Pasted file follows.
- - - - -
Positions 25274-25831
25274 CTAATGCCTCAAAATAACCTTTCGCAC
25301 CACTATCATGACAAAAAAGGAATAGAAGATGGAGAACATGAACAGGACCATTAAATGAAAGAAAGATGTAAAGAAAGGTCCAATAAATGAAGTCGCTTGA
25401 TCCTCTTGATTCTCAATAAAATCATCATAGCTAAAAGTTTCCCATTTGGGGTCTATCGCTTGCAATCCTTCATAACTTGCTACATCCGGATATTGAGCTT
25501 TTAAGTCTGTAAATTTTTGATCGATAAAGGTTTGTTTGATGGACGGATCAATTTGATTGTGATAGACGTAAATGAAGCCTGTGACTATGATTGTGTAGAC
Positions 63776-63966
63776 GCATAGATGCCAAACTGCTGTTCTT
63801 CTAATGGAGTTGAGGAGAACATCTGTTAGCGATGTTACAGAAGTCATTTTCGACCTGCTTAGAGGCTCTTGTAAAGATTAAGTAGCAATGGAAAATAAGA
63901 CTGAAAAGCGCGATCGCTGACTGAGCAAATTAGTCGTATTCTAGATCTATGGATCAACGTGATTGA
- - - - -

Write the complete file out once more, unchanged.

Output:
Positions 25274-25831
25274 CTAATGCCTCAAAATAACCTTTCGCAC
25301 CACTATCATGACAAAAAAGGAATAGAAGATGGAGAACATGAACAGGACCATTAAATGAAAGAAAGATGTAAAGAAAGGTCCAATAAATGAAGTCGCTTGA
25401 TCCTCTTGATTCTCAATAAAATCATCATAGCTAAAAGTTTCCCATTTGGGGTCTATCGCTTGCAATCCTTCATAACTTGCTACATCCGGATATTGAGCTT
25501 TTAAGTCTGTAAATTTTTGATCGATAAAGGTTTGTTTGATGGACGGATCAATTTGATTGTGATAGACGTAAATGAAGCCTGTGACTATGATTGTGTAGAC
Positions 63776-63966
63776 GCATAGATGCCAAACTGCTGTTCTT
63801 CTAATGGAGTTGAGGAGAACATCTGTTAGCGATGTTACAGAAGTCATTTTCGACCTGCTTAGAGGCTCTTGTAAAGATTAAGTAGCAATGGAAAATAAGA
63901 CTGAAAAGCGCGATCGCTGACTGAGCAAATTAGTCGTATTCTAGATCTATGGATCAACGTGATTGA